The first session, on ancient patriotism, will be led by Dr. Burns. “We will examine selections from the writings of Herodotus, Thucydides, Aristotle, and Cicero, in an effort to uncover the appeal of patriotism to the moral sense of citizens, its relation to belief in just gods or God, its relation to moral virtue, its relation to particular political orders (democracy, aristocracy, oligarchy), as well as its place in a thoughtfully happy life.”
In the second session, Scott Yenor, Professor of Political Science at Boise State, will lead a discussion of the founding of the modern nation-state as it appears in the writings of Machiavelli, who saw patriotic devotion to that state as a way to bring political order to a people while resisting the church and its moral order.
In the third session, looking at selections from the works of Tocqueville, Dr. Yenor will lead an exploration of the eventual ground that developed for that nation-state, in an amalgam of the principles of individual rights and honorable devotion to the nation.
Arthur Milikh, Executive Director of the Claremont Institute’s new Center for the American Way of Life in Washington, DC, will lead the fourth and fifth sessions. These will focus on the thought of J.J. Rousseau on modern patriotism. The fifth session will consider the first half of Rousseau’s Letter to D’Alembert, in an attempt to uncover Rousseau’s presentation of Enlightenment as anti-patriotism.
The sixth will consider the second half of the letter, and the dichotomy that emerges in it between Patriarchy/ Patriotism, on one hand, and Cosmopolitan Gynocracy, on the other.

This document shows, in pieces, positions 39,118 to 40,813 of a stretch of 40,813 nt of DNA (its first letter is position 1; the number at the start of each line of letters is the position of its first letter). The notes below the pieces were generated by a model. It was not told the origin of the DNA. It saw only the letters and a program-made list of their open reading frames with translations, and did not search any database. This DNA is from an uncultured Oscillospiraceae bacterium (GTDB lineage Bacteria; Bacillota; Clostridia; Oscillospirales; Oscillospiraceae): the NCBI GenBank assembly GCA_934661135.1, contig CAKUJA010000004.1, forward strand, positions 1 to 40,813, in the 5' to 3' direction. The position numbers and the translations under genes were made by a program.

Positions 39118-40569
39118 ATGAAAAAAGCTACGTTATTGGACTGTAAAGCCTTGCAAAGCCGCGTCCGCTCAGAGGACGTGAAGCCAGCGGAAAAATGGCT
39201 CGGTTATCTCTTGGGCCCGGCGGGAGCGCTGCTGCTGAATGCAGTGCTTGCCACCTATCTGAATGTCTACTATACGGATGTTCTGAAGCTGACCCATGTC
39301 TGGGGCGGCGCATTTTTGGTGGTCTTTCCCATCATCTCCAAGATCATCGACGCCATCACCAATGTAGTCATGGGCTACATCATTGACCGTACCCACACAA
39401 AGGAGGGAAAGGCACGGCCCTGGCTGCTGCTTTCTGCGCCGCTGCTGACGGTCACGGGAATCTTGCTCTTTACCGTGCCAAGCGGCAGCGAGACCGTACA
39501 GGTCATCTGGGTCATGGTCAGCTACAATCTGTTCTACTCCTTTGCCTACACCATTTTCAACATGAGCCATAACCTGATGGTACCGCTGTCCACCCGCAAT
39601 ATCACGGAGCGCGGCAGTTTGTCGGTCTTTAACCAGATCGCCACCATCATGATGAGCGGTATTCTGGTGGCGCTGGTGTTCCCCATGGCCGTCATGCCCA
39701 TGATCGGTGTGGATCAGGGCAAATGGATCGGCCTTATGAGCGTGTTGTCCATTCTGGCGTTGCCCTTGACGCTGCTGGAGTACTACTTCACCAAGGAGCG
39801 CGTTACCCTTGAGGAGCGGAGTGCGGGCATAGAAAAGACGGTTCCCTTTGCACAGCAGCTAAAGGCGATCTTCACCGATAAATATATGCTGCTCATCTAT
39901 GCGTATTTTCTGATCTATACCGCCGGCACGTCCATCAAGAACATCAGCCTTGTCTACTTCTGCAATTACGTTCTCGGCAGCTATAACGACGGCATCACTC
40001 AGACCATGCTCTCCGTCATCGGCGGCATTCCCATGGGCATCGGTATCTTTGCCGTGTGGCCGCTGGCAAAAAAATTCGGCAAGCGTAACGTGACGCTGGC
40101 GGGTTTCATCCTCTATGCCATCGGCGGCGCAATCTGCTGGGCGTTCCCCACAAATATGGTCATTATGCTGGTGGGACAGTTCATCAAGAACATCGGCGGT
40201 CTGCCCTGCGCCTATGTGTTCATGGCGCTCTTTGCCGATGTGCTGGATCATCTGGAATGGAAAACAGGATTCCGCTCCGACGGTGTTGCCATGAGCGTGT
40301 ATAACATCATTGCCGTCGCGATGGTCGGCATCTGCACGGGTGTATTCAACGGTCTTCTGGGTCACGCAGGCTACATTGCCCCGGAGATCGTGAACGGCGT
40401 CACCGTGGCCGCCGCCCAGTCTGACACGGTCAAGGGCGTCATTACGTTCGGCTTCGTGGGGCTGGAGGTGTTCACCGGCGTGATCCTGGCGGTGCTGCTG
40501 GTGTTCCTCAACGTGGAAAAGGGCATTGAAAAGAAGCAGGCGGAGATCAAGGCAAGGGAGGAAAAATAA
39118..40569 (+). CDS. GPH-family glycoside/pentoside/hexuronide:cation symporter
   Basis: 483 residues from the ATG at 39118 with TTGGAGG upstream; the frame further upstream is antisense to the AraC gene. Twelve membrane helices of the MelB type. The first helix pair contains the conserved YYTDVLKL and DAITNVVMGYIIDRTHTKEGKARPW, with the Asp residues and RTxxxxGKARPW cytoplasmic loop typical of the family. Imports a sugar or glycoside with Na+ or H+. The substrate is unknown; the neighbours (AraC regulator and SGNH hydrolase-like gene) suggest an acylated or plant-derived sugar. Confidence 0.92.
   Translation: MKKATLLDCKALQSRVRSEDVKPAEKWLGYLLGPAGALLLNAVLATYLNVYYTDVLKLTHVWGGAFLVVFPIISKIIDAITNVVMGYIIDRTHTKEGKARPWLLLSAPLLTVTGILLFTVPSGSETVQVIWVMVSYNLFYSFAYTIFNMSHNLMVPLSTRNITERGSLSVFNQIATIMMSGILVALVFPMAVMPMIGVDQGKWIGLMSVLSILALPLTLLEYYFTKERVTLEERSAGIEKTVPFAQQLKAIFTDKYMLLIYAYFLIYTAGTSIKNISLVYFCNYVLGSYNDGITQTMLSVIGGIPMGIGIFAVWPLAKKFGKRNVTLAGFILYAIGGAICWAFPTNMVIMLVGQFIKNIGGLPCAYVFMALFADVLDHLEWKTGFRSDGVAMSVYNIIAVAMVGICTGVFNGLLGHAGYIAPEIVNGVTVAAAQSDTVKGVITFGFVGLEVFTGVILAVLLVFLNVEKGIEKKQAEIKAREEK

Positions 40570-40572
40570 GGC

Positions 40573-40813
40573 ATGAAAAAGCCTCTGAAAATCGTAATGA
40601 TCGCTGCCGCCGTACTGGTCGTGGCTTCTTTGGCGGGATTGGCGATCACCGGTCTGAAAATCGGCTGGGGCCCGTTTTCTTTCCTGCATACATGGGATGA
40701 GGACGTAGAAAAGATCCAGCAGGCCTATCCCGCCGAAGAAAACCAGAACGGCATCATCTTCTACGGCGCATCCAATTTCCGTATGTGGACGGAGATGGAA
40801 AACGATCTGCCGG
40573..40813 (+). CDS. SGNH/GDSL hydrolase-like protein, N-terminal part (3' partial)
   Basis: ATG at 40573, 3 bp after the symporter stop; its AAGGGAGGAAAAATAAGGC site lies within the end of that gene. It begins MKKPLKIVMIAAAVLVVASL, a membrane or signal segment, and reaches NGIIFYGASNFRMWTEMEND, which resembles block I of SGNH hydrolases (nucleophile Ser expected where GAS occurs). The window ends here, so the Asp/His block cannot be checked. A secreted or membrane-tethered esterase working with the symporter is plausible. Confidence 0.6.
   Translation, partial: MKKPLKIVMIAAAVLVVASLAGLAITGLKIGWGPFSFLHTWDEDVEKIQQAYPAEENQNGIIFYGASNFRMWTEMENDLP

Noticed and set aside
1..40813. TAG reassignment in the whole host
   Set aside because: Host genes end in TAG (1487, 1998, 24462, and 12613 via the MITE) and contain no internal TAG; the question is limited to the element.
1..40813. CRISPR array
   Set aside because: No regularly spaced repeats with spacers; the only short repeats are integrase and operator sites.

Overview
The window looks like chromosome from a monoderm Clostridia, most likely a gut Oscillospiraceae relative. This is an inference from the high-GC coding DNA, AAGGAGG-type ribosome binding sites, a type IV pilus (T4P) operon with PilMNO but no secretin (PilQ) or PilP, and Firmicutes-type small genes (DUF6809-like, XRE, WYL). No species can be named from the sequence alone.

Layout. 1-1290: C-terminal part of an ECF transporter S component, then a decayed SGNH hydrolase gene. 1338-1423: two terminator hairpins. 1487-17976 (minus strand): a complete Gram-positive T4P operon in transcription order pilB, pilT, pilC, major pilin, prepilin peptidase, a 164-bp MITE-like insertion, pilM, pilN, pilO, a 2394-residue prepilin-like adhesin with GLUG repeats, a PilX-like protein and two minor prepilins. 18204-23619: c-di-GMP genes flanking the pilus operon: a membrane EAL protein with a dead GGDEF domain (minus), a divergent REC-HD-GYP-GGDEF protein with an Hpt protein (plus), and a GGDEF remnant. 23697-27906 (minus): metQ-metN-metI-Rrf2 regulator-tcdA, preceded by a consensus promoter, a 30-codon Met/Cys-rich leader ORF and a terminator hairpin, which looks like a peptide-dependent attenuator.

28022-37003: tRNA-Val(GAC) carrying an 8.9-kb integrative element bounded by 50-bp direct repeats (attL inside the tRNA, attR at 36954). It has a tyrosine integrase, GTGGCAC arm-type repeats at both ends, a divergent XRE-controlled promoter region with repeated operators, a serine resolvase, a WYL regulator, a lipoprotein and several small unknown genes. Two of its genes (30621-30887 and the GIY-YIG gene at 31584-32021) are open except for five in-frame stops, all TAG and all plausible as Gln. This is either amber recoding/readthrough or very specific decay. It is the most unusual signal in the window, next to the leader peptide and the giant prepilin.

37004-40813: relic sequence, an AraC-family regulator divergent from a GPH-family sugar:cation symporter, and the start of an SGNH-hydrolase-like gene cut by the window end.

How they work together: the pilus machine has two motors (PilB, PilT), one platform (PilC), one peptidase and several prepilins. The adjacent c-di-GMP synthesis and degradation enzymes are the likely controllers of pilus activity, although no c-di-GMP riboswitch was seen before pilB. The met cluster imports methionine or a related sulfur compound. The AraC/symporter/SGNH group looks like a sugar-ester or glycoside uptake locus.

David Azerrad, Assistant Professor and Research Fellow at Hillsdale College’s Van Andel Graduate School of Government in Washington, D.C., will conduct the final two sessions of the conference. These will be devoted to understanding American patriotism and its critics.
Session six will examine different understandings of American patriotism, from the Founding until today, as they appear in the writings and speeches of Samuel Adams, John Jay, Daniel Webster, Abraham Lincoln, Theodore Roosevelt, Martin Luther King, Jr., and Donald Trump, as well as in musical works by Francis Scott Key, Samuel F. Smith, Julia Ward Howe, Katharine Lee Bates, and Irving Berlin. Session seven will study the three main forms of American anti- and post-patriotism: Southern attachment to the confederacy (James Innes Randolph), Black Power and Identity Politics (Stokely Carmichael, The Combahee River Collective), and transnationalism (Howard Zinn, John Rawls, and Peter Singer).
“The Fruitland Conference promises to be an intellectual feast of the richest viands,” said AHI President Robert Paquette. “It will take place in a breathtakingly beautiful setting in front of an audience deeply interested in the future of the country. AHI owes a great debt to the Nichols, Tim Burns, and Baylor’s political science department. We could not be more pleased with the work they have done.”
For additional information, please contact Dr. Condra at firstname.lastname@example.org.